Okay, so that didn’t go so well.

No Washington D.C. trip for my kids! And it’s all the baking powder’s fault.

You have these inner dialogs with yourself while you bake biscuits too, right?

Oh, whew! Good.

Next, add salt…

Then put the lid on and pulse it to combine.

Next comes a stick and a half of very cold salted butter! Slice it down the middle…

Then turn it and slice it down the middle again…

Then turn it and slice the butter into pieces.

Throw the pieces of butter into the food processor…

And pulse it until the butter is all worked into the flour. At this time, I will choose not to show you the photo of the butter all worked into the flour, because such a photo does not exist, because I am an airhead and was thinking about something I can’t remember because…well, the airhead thing.

But basically, the flour should look a little like cornmeal once the butter’s worked in.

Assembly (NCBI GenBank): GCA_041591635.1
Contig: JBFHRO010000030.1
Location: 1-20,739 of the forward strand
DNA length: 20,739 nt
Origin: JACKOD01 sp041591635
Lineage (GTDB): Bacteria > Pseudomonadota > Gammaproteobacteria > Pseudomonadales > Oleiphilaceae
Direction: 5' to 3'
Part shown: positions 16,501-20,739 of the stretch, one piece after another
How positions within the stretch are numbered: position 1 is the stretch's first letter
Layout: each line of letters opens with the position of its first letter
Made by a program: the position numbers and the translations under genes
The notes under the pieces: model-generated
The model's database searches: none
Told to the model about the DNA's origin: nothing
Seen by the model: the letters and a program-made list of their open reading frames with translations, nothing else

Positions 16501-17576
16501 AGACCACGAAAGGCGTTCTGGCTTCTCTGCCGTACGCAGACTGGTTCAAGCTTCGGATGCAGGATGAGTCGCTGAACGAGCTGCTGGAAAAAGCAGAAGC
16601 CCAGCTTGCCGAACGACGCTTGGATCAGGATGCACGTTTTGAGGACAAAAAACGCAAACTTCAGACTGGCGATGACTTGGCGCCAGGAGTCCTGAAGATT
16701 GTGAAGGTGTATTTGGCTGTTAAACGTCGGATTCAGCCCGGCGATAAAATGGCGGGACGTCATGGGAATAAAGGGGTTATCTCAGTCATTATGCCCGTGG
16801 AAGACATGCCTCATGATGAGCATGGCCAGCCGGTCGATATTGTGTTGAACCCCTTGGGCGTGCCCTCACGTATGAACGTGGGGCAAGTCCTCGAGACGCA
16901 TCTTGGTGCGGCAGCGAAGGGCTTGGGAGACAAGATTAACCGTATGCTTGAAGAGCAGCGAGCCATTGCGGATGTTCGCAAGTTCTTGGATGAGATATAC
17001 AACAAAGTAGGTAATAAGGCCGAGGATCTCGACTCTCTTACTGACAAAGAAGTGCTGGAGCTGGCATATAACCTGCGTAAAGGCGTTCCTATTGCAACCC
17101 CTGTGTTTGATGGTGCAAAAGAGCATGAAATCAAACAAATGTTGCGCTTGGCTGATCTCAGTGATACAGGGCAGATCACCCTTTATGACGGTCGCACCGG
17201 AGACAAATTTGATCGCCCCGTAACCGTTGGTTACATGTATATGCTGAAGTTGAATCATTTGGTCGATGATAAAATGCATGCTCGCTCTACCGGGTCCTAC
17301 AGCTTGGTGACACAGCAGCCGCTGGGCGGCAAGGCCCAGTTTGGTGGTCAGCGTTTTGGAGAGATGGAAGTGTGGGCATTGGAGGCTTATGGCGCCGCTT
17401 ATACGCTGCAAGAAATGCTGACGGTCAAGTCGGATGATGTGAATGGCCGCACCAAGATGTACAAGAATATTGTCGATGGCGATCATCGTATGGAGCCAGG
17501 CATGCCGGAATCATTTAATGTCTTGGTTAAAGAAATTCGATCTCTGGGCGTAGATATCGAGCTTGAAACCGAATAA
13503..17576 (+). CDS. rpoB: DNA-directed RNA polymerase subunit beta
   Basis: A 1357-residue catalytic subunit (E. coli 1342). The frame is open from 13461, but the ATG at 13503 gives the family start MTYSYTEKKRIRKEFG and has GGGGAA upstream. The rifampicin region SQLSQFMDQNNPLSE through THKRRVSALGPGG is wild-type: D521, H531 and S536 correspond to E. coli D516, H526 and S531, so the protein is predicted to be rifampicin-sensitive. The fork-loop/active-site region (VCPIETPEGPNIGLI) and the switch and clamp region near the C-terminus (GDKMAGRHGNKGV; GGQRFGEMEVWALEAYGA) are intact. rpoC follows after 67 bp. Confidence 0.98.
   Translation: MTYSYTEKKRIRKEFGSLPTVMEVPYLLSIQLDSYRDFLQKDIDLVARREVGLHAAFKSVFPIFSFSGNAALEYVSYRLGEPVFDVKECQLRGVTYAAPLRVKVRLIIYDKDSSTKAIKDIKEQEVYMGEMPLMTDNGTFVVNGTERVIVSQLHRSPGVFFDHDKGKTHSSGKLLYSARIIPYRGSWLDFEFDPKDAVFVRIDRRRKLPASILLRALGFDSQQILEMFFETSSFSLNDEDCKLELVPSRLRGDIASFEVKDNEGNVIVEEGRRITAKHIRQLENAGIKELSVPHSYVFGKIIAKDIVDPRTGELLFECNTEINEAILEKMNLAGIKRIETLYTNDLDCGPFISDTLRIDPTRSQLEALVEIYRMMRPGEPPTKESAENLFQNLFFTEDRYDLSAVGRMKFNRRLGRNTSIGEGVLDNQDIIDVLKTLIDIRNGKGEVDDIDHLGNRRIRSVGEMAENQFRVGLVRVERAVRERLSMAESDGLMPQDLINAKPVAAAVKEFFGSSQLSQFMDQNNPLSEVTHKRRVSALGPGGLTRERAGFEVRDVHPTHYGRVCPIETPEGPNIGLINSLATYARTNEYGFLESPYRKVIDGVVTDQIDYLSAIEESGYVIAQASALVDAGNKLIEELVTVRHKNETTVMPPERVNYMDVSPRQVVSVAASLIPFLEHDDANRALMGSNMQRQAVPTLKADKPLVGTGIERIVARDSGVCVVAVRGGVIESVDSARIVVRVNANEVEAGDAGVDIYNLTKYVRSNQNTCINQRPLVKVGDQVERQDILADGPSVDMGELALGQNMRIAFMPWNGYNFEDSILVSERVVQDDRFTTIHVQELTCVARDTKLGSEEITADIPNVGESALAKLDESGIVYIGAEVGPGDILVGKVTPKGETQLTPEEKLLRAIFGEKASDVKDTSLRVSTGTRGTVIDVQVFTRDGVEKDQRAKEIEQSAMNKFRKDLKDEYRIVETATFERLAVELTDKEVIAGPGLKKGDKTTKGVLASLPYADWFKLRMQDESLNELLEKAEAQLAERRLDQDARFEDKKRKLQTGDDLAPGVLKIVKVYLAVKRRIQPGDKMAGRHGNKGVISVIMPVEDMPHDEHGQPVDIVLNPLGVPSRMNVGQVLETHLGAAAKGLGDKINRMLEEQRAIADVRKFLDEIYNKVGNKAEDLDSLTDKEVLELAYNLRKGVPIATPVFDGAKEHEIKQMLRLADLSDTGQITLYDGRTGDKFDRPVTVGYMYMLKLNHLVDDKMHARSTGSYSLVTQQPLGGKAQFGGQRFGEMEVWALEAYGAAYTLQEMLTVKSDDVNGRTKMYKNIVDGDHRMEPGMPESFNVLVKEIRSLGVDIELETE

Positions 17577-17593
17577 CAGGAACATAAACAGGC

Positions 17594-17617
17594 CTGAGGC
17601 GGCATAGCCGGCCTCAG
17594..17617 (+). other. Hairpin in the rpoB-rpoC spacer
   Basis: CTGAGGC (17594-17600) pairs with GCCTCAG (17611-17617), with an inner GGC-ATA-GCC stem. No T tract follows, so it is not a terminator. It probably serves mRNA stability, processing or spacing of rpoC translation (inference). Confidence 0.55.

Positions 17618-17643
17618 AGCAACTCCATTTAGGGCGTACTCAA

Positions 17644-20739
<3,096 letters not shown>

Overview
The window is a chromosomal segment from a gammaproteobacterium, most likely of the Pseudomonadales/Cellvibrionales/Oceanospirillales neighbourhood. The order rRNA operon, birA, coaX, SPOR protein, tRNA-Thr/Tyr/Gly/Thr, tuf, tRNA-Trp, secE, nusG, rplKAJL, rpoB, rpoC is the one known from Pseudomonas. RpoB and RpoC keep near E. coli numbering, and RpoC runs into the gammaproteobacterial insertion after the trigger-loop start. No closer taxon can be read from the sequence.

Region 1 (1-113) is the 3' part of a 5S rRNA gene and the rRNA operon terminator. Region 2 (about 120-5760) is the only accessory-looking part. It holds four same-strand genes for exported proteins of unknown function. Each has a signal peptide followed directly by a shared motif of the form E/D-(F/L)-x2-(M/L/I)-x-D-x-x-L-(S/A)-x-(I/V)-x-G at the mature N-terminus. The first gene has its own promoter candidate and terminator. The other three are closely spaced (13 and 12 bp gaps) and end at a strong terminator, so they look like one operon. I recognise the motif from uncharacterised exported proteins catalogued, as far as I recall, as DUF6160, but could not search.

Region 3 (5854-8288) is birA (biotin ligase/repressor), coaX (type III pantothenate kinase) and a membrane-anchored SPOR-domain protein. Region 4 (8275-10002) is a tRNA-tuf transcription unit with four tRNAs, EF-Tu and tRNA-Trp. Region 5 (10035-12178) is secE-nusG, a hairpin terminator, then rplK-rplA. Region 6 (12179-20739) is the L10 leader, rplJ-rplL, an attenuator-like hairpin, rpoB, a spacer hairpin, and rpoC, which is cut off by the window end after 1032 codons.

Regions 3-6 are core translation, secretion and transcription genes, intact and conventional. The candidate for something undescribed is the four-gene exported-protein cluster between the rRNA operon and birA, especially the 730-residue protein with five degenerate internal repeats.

After that, measure 1 1/4 cup of buttermilk…

And drizzle it in while you pulse.

This is about halfway through the buttermilk…

And this is with all but about a tablespoon of buttermilk added. I just watch, and when the dough comes together and starts moving around the bowl in a big mass, I stop. I don’t want it to be crumbly, but I also don’t want it to be too wet.

Next, DROP (get it?) little clumps of dough on a baking sheet using two spoons.

You can fiddle around with the shape a bit, but I kind of like to go free-form. No two biscuits should look alike!

Sorry to shout!

Throw them into the oven for about 15 minutes or so.

And while they’re baking, you can go ahead and make the gravy!

Sorry to shout!

Grab a pound of breakfast sausage: J.C. Potter, Jimmie Dean, Blue Gold…whatever you’ve got on hand…man.

Slice open the package…

Then tear off little pieces and put them in a single layer in a skillet.

I do this rather than throw the whole package in in one big piece because I want the sausage to be nice and crumbly…and it takes too much elbow grease to break apart the sausage using a spoon.

Brown the sausage until it’s just cooked, and at this point, there are two ways to go about this. You could remove the sausage from the skillet, then make the gravy, then throw the sausage back into the gravy…